16 December 2012

Charles Darwin - the complete works online

The Complete Works of Charles Darwin have been collected on a single website.

Here are some excerpts from the front page introductory comments -

Charles Darwin
"Darwin's "On the Origin Of Species by Means of Natural Selection, or the Preservation of Favored Races on the Struggle of Life", was published on November 24, 1859, and sold out immediately. It was followed by five more editions in his lifetime. The expression "survival of the fittest" did not originate from Darwin's work. Herbert Spencer had already used it in his books about evolutionary philosophy. Though he later described our common ancestor as "a hairy quadruped, furnished with a tail and pointed ears," Darwin did not do so in the famous On the Origin of Species.      . . . .
Darwin home
Darwin's mother died when he was eight years old, and he was brought up by his sister. In 1827 he started theology studies at Christ's College, Cambridge. His love to collect plants, insects, and geological specimens was noted by his botany professor John Stevens Henslow. He arranged for his talented student a place a on the surveying expedition of HMS Beagle to Patagonia. Captain Robert FitzRoy needed a naturalist to serve as his companion and messmate on the tedious trip. Despite objections of his father, Darwin decided to leave his familiar surroundings."
. . . .
"From 1842 Darwin lived at Down House, Downe. In 1839 he had married his cousin Emma Wedgwood, and when not devoting himself to scientific studies, he led a life of a country gentleman. In the 1840s Darwin worked on his observations of the origin of species for his own use. He began to conclude, although he was deeply anxious about the direction his mid was taking, that species might share a common ancestor. When Alfred Russel Wallace, a naturalist living in the East Indies, sent in 1858 to Darwin his study containing the main ideas of the theory of natural selection, Darwin arranged his notes, which were presented to the Linnean Society, on July 1st, 1858. They were read simultaneously with Wallace's paper, but neither Darwin or Wallace was present on that occasion."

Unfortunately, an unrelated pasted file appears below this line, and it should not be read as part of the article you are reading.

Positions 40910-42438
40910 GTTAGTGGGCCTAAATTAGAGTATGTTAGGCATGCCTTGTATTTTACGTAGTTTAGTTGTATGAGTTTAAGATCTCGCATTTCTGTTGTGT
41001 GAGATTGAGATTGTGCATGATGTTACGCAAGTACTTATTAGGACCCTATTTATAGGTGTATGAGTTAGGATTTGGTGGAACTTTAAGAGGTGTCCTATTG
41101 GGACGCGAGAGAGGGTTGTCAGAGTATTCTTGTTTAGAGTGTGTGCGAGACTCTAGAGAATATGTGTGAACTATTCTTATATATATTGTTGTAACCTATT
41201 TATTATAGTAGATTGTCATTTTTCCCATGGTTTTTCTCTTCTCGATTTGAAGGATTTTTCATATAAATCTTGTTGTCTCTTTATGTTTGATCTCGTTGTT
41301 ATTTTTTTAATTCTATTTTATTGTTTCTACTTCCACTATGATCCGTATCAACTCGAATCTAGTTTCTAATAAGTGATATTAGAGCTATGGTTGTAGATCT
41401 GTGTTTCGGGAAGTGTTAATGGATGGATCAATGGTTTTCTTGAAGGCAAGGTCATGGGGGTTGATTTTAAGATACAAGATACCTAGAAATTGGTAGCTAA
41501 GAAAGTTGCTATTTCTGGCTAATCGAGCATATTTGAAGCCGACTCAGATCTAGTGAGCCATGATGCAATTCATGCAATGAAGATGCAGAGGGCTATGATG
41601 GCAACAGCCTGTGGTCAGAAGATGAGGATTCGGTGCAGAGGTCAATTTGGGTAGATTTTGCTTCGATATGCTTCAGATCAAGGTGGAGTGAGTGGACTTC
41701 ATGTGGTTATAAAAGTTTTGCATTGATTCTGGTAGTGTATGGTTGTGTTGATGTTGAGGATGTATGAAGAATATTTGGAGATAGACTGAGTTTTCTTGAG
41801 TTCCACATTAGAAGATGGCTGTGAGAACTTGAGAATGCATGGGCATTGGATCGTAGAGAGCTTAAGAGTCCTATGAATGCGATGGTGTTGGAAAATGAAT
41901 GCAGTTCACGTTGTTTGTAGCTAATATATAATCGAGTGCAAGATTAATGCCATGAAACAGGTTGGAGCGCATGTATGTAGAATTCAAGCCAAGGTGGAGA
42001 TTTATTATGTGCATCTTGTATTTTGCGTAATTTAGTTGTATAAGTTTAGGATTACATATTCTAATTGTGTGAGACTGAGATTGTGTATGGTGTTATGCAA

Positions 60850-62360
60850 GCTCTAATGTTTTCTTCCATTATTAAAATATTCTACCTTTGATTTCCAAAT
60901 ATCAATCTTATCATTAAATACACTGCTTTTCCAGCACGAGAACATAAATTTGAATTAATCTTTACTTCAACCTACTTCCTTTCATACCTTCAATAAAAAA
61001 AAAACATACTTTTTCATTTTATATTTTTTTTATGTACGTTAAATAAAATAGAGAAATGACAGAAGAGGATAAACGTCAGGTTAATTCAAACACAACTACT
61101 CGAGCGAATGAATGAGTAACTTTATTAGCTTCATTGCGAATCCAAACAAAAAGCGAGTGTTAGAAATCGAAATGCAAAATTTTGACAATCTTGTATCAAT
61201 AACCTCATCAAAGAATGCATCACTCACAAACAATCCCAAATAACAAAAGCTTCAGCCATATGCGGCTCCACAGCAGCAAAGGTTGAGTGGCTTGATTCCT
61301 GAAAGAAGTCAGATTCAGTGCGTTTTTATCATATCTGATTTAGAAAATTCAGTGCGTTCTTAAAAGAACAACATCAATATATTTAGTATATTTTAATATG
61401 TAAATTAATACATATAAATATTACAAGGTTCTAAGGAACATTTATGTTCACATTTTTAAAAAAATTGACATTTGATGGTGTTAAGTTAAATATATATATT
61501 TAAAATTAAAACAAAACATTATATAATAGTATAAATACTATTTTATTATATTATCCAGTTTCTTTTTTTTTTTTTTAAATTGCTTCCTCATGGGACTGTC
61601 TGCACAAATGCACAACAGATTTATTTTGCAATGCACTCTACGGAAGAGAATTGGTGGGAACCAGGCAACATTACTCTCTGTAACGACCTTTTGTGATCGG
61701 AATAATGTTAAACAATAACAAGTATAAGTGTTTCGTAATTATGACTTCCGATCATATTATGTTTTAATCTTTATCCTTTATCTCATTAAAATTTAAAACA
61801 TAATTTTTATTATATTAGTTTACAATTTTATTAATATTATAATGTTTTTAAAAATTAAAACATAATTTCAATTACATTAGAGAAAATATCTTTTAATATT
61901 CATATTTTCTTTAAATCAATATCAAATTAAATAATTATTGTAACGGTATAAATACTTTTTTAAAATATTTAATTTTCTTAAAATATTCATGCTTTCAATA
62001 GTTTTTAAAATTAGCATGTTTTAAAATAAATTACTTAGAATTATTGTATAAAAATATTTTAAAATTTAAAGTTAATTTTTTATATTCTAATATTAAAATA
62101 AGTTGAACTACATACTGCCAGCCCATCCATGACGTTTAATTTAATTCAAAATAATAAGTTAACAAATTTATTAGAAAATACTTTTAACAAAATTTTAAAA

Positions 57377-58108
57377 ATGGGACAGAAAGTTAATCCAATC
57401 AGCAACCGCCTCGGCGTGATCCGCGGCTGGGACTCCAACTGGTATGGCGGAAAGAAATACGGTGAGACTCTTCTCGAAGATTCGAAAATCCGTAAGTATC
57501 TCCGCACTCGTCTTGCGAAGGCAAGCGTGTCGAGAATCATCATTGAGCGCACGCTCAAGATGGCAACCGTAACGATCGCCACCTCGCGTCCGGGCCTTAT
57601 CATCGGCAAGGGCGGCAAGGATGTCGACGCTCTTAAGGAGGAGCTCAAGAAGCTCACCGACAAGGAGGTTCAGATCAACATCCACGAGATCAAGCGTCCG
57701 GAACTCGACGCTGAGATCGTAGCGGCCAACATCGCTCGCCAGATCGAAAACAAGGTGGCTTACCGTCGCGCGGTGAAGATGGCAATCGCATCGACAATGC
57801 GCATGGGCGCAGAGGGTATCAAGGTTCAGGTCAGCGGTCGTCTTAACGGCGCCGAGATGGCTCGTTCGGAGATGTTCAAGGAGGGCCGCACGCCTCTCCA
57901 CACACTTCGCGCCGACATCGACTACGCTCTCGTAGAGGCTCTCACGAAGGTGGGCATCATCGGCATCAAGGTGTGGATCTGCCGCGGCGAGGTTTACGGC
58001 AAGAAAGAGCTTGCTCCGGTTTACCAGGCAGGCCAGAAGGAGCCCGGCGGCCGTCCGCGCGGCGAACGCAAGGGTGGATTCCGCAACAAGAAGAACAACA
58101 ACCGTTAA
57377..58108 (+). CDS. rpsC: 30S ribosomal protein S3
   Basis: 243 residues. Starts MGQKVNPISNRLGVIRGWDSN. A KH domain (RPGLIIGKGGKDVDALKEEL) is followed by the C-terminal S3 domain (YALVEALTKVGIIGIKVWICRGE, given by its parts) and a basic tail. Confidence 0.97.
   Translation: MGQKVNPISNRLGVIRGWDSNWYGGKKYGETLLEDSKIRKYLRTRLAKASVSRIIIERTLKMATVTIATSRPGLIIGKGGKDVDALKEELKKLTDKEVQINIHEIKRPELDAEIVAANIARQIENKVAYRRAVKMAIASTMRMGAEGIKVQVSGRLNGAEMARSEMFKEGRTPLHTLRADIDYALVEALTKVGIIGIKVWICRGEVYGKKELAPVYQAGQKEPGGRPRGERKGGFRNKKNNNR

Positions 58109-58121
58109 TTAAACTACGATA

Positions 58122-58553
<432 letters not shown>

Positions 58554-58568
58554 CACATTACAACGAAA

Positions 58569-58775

. . . .

Click over to read the rest. I found the page while researching Primulas and this page came up because Darwin wrote about primroses in his work, "The Different Forms of Flowers on Plants of the Same Species". That link is http://www.darwin-literature.com/The_Different_Forms_Of_Flowers_On_Plants_Of_The_Same_Species/index.html

A British resource for Darwin material is at http://darwin-online.org.uk/.
There is also a Darwin Online Facebook page at http://www.facebook.com/pages/Darwin-Online/143922578989763


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